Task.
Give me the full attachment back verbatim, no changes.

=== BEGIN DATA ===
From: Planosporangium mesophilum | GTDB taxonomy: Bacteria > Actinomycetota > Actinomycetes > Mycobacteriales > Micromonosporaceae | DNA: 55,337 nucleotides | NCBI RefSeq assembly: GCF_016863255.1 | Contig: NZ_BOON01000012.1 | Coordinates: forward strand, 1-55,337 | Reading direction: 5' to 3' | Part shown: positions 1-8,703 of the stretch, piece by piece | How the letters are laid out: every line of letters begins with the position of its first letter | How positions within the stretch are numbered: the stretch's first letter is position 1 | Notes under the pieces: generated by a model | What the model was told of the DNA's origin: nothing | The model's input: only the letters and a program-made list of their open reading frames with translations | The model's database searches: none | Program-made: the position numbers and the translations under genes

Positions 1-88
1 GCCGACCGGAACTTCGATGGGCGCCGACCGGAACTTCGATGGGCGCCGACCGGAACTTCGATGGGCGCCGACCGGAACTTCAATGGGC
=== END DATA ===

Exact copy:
From: Planosporangium mesophilum | GTDB taxonomy: Bacteria > Actinomycetota > Actinomycetes > Mycobacteriales > Micromonosporaceae | DNA: 55,337 nucleotides | NCBI RefSeq assembly: GCF_016863255.1 | Contig: NZ_BOON01000012.1 | Coordinates: forward strand, 1-55,337 | Reading direction: 5' to 3' | Part shown: positions 1-8,703 of the stretch, piece by piece | How the letters are laid out: every line of letters begins with the position of its first letter | How positions within the stretch are numbered: the stretch's first letter is position 1 | Notes under the pieces: generated by a model | What the model was told of the DNA's origin: nothing | The model's input: only the letters and a program-made list of their open reading frames with translations | The model's database searches: none | Program-made: the position numbers and the translations under genes

Positions 1-88
1 GCCGACCGGAACTTCGATGGGCGCCGACCGGAACTTCGATGGGCGCCGACCGGAACTTCGATGGGCGCCGACCGGAACTTCAATGGGC